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Xception-Based General Forensic Method on Small-Size Images

  • Lisha Yang
  • Pengpeng Yang
  • Rongrong NiEmail author
  • Yao Zhao
Conference paper
Part of the Smart Innovation, Systems and Technologies book series (SIST, volume 157)

Abstract

Developing universal forensic methods that can simultaneously identify multiple image operations to identify the authenticity and processing history of an image has attracted more and more attention. Although numerous forensics tools and methods emerge to detect the traces left by various image operations, the accuracy with current techniques still decreased significantly as the size of the investigated images reduced. To overcome this issue, especially for small-size or highly compressed images, we propose a method using Xception-based convolution neural network. While CNNs-based methods are able to learn features directly from data for classification task, they are not well suited for forensic problems directly in their original form. Hence, we have added magnified layer in the preprocessing layer. The input images are magnified by the nearest neighbor interpolation algorithm in the magnified layer, which can preserve the property of image operations better than other magnified tools, and then input them into the CNN model for classification. Finally, we get adaptive average pooling function from global average pooling to adapt to any size of input pictures. We evaluate the proposed strategy on six typical image processing operations. Through a series of experiments, we show that this approach can significantly improve classification accuracy to 97.71% when the images are of size 64 × 64. More importantly, it outperforms all the existing general purpose manipulation forensic methods.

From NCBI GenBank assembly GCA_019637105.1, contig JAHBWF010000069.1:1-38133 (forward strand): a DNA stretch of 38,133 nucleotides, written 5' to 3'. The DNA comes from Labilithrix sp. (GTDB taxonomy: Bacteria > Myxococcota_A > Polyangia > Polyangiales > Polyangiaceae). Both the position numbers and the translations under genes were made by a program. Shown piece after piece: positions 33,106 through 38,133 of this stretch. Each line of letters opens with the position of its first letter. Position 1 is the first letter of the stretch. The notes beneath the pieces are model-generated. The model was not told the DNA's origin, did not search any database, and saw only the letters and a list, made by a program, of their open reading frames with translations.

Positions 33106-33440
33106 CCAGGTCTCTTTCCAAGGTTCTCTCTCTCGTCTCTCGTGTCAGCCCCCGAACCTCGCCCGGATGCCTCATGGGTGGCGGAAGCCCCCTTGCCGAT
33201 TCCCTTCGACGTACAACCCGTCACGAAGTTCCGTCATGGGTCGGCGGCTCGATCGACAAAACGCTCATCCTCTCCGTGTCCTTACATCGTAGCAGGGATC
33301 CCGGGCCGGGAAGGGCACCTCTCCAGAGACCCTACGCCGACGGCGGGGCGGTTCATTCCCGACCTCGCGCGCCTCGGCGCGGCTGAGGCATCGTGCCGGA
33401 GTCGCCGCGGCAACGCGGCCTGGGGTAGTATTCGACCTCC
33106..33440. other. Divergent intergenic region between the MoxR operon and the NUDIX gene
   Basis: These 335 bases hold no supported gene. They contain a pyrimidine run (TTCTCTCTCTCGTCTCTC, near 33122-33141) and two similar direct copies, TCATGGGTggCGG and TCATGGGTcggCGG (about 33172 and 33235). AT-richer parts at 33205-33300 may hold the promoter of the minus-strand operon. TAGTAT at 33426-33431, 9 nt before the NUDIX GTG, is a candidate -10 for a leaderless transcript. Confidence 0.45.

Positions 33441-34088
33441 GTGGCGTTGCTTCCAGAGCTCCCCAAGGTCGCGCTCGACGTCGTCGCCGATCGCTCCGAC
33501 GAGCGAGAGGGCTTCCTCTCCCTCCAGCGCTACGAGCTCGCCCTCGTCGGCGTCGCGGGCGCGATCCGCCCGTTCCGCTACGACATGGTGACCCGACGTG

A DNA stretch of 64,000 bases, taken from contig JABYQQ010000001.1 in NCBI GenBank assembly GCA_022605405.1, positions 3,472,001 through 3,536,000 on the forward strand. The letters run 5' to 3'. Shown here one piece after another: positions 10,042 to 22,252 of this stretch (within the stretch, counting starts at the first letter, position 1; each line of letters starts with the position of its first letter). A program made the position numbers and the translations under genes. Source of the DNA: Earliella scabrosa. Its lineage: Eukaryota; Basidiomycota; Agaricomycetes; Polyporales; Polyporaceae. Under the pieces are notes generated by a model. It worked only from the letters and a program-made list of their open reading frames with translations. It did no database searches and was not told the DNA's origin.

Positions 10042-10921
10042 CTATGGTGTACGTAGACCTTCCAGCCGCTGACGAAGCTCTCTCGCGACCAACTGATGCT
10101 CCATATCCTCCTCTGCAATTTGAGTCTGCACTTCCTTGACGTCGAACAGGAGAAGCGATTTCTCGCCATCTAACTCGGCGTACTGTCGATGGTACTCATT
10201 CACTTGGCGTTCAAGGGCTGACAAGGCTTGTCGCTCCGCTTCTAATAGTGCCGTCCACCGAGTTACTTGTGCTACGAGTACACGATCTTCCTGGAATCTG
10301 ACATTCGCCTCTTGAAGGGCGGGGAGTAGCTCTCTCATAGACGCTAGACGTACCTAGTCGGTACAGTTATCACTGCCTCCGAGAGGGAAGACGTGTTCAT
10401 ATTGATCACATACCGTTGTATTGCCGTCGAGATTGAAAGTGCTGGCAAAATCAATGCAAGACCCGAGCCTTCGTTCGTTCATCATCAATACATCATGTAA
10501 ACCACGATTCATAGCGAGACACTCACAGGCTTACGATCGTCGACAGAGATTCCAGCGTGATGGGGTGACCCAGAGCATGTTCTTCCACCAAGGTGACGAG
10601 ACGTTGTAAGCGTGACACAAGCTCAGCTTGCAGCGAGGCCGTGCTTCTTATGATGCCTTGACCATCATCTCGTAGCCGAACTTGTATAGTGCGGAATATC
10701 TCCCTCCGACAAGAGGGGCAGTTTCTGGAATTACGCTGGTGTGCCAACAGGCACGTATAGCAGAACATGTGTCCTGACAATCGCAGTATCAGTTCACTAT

Keywords

Small-size images Operation detection CNN Xception 

Notes

Acknowledgements

This work was supported in part by the National Key Research and Development of China (2018YFC0807306), National NSF of China (61672090, 61532005), and Fundamental Research Funds for the Central Universities (2018JBZ001).

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Copyright information

© Springer Nature Singapore Pte Ltd. 2020

Authors and Affiliations

  • Lisha Yang
    • 1
    • 2
  • Pengpeng Yang
    • 1
    • 2
  • Rongrong Ni
    • 1
    • 2
    Email author
  • Yao Zhao
    • 1
    • 2
  1. 1.Institute of Information Science, Beijing Jiaotong UniversityBeijingChina
  2. 2.Beijing Key Laboratory of Advanced Information Science and Network TechnologyBeijingChina

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